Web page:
Providing farmers with science based recommendations and best practices for the control of citrus greening is of critical importance for organic citrus producers in all citrus producing regions of the US. Organic citrus growers are prohibited from using antibiotics, synthetic pesticides, mineral fertilizers and genetically engineered citrus varieties, leaving them with few, poorly tested options for protecting their groves. While research specifically targeted at investigating control of citrus greening in organic systems is very limited, numerous and diverse studies have included methods that potentially could be incorporated into organic protocols. Unfortunately, studies that include organic compliant methods are almost always conducted in non-organic settings and in combination with treatments prohibited by the organic standards.  As a result, this information is not easily accessible to organic farmers and educators without significant effort to find and extract useful information embedded in larger studies. This project mines the existing body of scientific literature devoted to citrus greening, compiles relevant results and synthesizes them to create a farmer/nurseryman-focused document that details organic compliant practices for combating citrus greening disease and the Asian citrus psyllid vector.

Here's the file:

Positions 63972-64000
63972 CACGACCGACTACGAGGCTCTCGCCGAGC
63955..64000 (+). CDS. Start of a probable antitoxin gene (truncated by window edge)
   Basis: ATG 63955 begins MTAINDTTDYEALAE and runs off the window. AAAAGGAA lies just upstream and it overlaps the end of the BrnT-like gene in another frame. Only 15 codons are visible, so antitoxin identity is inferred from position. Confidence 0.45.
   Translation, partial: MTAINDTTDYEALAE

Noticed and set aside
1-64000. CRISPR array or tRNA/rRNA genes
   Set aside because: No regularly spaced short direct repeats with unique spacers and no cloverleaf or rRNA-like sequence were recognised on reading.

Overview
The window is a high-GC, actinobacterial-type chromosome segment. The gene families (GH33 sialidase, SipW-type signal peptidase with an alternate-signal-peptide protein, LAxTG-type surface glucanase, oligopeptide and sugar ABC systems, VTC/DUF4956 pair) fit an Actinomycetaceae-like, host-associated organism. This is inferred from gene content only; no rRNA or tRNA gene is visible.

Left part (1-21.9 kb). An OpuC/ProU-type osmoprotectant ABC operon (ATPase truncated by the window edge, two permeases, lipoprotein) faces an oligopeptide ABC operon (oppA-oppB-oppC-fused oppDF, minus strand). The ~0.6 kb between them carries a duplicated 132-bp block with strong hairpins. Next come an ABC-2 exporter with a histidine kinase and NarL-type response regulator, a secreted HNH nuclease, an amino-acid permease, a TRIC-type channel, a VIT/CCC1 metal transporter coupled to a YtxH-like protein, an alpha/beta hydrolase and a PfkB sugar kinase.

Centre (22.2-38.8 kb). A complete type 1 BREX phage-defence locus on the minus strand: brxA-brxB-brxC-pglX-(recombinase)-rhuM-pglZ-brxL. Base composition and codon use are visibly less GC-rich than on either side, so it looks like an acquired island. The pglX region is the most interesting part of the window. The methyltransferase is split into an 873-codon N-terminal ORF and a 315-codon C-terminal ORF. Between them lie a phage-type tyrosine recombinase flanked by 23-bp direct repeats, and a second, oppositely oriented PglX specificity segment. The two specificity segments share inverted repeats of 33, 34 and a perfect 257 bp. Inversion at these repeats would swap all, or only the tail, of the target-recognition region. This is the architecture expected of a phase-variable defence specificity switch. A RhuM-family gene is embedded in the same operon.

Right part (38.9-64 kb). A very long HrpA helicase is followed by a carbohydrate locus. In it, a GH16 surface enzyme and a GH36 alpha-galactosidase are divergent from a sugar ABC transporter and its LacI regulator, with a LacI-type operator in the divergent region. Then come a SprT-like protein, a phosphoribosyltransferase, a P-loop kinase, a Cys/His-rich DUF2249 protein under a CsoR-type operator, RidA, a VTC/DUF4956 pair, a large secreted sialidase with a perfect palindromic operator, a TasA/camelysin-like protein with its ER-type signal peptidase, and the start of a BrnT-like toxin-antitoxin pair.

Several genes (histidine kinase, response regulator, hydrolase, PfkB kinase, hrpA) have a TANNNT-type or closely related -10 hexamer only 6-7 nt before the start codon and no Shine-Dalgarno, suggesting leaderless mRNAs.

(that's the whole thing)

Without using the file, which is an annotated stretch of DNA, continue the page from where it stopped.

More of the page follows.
groveOngoing Research

The Organic Center is working with researchers at the University of Florida to conduct research that will look at:

  • Organic methods for controlling the Asian citrus psyllid, the tiny insect which spreads citrus greening disease, without the use of toxic chemicals
  • Organic antimicrobials for combating the bacteria that causes citrus greening disease

This information will be critical for providing growers around the country with the information they need to protect their citrus groves from collapse due to citrus greening. We hope that our findings will be useful to organic and conventional growers alike!  It will also be useful for policymakers in incorporating organic alternatives to Asian citrus psyllid control into area-wide treatment protocols. If it is not stopped, citrus greening may remove organic citrus from our diets, destroy countless farms, and significantly disrupt regional economies. Without further research on organic methods for controlling the disease, the entire domestic organic citrus sector may be wiped out.